Eponine was one of my favorites, I like her voice, and the attitude she lends to the character. She's very fiery, and in Solo Para Mi there are a few lines that sound a bit more sarcastic than in other languages. Fantine's actress did a good job with Sone Una Vida, the I Dreamed a Dream equivalent. Enjolras made me laugh at times because he was just so into it (adorably so in Sale El Sol), and his version of the Final Battle is very rousing. :)
Oh yeah, and how could I forget Javert? Well, he's really good. He was um, super hammy in Javert's Suicide though. Yikes. But even with that, his voice and acting (for the most part) was totally spot on!
So! I don't speak very good Spanish (despite the fact that I live in California and have Mexican Heritage :P), but I know that they were speaking Castilian Spanish, that is, European Spanish. The biggest difference between European Spanish and Latin American Spanish, to my ears at least, is that some of the words with 's' sounds are a little erm, lisped. Well, not lisped in the sense that everyone in Spain has a speech impediment, it's just the way the accents over there work. So 'Cielo' (heaven) becomes 'Thielo', and so forth. It just struck me as funny because I'm used to Latin American Spanish. XD
Anyway, one of the coolest things on this album is Sale El Sol. The cast is so good in that one, the orchestra is rocking, and the title is so righteous. Literally, Sale El Sol literally translates to 'The Sun Rises' or 'The Rising of the Sun'. But it's also an expression similar to 'You live to see another day'. SO awesome.

The Verdict: A+
For a terrific cast and neato instrumentals. :)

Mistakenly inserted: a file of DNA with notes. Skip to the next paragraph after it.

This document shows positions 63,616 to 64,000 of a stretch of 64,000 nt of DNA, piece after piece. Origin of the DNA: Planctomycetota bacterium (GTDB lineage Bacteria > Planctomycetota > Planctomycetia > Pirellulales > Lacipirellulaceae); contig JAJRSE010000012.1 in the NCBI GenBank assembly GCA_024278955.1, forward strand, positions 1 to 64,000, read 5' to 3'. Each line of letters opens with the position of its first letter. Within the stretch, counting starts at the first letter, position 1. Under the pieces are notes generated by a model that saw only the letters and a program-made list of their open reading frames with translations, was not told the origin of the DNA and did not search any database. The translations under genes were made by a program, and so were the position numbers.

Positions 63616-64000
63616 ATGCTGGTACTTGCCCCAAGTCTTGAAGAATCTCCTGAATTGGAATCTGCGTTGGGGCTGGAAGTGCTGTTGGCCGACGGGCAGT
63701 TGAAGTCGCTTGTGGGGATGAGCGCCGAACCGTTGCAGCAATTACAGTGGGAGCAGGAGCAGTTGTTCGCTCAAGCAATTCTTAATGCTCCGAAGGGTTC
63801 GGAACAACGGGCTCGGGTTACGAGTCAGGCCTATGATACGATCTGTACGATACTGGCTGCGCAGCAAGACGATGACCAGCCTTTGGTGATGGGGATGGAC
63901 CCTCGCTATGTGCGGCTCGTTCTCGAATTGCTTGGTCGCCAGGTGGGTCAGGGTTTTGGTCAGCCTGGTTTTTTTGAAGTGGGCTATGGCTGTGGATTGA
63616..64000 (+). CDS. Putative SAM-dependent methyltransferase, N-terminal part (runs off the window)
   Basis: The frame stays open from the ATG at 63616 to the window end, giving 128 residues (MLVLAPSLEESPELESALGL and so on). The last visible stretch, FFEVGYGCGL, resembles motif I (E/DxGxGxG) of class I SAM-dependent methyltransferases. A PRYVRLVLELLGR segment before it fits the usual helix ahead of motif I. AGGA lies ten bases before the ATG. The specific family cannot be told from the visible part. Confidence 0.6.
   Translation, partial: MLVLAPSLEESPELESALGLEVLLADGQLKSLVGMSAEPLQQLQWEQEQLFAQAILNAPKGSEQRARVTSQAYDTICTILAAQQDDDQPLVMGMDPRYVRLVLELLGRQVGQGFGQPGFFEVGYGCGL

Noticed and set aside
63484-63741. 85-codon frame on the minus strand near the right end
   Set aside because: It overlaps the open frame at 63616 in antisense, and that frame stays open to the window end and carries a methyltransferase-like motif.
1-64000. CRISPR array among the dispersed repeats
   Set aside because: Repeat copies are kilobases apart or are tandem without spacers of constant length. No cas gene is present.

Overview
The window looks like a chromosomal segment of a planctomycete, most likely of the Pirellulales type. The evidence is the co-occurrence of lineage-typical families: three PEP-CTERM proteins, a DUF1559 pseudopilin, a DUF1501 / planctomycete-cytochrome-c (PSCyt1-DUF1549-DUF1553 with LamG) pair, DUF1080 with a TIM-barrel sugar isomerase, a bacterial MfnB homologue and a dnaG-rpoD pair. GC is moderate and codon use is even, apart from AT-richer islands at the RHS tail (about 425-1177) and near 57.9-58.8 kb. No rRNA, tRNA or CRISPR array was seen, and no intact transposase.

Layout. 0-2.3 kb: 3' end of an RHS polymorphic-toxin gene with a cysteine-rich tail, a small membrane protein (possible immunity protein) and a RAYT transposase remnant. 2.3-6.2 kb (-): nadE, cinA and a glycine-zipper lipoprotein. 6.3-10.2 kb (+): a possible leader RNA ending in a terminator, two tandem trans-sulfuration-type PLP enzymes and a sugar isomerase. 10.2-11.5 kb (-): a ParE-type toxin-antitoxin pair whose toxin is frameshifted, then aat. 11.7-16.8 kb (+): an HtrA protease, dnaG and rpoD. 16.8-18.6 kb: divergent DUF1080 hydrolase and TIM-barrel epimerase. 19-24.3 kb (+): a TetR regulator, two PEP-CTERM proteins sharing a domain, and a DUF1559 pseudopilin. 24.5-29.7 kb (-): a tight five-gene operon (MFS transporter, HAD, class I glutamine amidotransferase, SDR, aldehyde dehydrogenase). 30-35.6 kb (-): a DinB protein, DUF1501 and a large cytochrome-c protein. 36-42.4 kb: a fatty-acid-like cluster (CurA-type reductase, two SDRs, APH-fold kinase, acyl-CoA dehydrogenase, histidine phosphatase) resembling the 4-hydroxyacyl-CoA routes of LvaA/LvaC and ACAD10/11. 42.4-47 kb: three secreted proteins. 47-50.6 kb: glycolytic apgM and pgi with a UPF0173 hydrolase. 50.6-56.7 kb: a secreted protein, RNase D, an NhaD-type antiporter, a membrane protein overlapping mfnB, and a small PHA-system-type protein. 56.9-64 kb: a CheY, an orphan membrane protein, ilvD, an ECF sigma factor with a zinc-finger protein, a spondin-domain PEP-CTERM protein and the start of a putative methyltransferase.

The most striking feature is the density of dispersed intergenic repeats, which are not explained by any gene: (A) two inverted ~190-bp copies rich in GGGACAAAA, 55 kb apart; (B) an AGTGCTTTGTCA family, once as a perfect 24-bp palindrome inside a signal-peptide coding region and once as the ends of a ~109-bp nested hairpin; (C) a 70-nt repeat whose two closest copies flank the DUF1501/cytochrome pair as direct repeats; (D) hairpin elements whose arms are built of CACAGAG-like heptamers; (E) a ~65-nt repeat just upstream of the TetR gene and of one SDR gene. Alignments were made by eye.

Favorite Song: Sale El Sol
Runners Up: Estrellas, Solo Para Mi, Quien Soy Yo

Friday, April 3, 2015

In Defense of 'The Passion of the Christ'

It's Holy Week. Something that Catholics are encouraged to do during Holy Week is to meditate on Christ's sacrifice on the Cross.

Sometimes, it's hard to imagine what He did for us. Christ's death is softened by distance, and even if we know in our minds that it was horrifically painful in both a physical and spiritual sense, maybe we don't really understand it in our hearts. There are various ways to remedy this. For me, it's The Stations of the Cross. Taking Christ's journey up to to Golgotha, step by step, is kind of a powerful thing for me. When I was little, it used to make me cry. I'd like to think that I have more self-control now, but nothing really brings to home the gravity of Jesus' sacrifice like praying the Stations of the Cross.

Okay, but now, you're probably wondering about the title. Yes, I was leading up to something with that. Something my Dad likes to do to help understand Good Friday is to watch The Passion of the Christ. It's not the only thing he does to understand Good Friday, but it certainly does make you think about it.

This movie has received criticism from the mainstream media for being too 'Gory'.

Let's reflect on the absurdity of that statement. Hollywood makes thousands of movies. And a whole lot of them are a whole lot gorier than The Passion of the Christ.

What about Alien? How come that movie isn't criticized for the Chest-Burster scene? Howabout Saving Private Ryan? This movie has the most harrowing war sequence ever put to film. Does it get dumped on because of this? Of course not. The point of the gore isn't to excite those with sick and twisted interests. It's to serve as a reminder of what those poor men went through and why they did it.

Same goes for The Passion of the Christ. Nobody sits through that movie thinking to themselves “Gee, I can't wait until the next scene where Our Lord gets tortured and humiliated!”

You watch that movie because you want to understand what Our Lord went through to save us from our sins.

The Passion of the Christ is a very intense movie. Far too intense for a lot of people. No problem here! Nowhere in Catholic doctrine does it say that you have to watch a movie to be a good Christian. It helps some of us put into perspective what went on that day, and that's all. It's not a typical Hollywood orgy of gore, and it's not required that you watch it. I'm not even sure if I will view it all the way through. But what I do see of it, I will remember, and will never forget that incredible act of love performed for a world that didn't even deserve it.